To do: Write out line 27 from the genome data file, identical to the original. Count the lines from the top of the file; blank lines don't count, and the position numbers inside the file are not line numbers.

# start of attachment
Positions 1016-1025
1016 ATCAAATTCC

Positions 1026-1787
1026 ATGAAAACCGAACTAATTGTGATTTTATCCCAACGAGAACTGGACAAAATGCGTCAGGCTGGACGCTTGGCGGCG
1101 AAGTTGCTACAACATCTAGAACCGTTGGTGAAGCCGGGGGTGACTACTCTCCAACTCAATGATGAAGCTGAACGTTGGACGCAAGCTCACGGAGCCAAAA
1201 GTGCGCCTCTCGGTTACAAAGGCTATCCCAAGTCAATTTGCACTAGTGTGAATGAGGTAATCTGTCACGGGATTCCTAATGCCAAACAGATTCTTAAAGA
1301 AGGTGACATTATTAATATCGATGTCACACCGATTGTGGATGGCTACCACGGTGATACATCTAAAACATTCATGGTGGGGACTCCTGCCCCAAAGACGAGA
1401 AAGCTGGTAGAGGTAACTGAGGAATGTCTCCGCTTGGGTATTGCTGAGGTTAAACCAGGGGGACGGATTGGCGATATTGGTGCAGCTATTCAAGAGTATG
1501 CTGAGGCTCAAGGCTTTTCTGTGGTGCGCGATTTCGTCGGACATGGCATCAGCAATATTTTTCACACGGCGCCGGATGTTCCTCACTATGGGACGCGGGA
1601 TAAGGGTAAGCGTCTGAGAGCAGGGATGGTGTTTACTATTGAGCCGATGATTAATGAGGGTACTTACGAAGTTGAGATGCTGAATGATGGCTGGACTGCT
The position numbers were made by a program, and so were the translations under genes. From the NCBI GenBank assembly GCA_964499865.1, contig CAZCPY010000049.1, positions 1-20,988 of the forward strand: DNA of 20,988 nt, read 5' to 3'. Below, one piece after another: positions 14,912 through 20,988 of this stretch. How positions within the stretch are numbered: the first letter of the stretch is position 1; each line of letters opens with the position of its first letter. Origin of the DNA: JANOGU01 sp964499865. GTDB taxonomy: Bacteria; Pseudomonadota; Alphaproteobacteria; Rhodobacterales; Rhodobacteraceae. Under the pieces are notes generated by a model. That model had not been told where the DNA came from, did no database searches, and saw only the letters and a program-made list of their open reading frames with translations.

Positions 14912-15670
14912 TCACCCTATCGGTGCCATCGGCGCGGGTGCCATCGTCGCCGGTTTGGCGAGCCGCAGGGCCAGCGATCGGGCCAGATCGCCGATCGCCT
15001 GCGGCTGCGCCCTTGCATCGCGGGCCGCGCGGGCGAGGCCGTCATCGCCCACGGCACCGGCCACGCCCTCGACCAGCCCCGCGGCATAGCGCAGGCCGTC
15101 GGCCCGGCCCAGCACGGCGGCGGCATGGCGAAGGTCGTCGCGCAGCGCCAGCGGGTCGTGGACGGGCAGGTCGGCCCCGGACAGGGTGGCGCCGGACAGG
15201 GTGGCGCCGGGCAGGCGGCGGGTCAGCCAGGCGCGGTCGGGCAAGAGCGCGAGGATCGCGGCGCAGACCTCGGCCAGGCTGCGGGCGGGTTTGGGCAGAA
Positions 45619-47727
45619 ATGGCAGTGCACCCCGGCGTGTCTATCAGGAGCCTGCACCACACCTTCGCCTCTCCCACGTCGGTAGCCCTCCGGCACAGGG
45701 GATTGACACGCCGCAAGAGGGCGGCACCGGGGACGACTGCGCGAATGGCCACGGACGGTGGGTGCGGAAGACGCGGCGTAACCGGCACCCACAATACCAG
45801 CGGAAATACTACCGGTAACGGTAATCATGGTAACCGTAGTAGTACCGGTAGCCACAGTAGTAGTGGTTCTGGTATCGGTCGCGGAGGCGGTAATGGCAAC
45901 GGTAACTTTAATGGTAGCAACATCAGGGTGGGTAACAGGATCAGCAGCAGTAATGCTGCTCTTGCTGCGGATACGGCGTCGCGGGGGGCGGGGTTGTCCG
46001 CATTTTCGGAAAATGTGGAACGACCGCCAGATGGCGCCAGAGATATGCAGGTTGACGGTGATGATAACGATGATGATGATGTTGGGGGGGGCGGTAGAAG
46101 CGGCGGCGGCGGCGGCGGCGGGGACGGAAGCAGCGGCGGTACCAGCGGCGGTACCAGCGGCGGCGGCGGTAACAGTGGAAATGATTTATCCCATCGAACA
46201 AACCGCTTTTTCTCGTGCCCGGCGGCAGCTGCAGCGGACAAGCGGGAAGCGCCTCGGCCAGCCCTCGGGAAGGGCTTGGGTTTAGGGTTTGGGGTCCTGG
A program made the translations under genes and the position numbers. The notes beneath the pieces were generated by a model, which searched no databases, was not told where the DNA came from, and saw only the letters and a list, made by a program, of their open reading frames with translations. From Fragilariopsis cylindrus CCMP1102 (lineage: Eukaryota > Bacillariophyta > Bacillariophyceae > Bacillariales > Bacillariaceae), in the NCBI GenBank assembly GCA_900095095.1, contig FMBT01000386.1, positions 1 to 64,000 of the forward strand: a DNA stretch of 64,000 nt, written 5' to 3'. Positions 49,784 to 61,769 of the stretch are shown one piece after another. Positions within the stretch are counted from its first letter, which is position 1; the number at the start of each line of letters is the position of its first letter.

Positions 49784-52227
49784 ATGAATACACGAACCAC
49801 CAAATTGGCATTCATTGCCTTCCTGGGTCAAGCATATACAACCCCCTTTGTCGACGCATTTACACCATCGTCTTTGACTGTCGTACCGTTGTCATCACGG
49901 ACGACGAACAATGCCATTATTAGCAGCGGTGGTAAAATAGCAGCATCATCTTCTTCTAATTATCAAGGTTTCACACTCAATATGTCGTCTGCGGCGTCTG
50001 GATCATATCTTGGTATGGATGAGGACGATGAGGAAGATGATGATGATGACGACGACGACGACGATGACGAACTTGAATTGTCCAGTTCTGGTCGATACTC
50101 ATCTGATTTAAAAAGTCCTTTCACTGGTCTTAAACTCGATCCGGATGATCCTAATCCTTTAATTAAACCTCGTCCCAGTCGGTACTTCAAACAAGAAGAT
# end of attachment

49784 ATGAATACACGAACCAC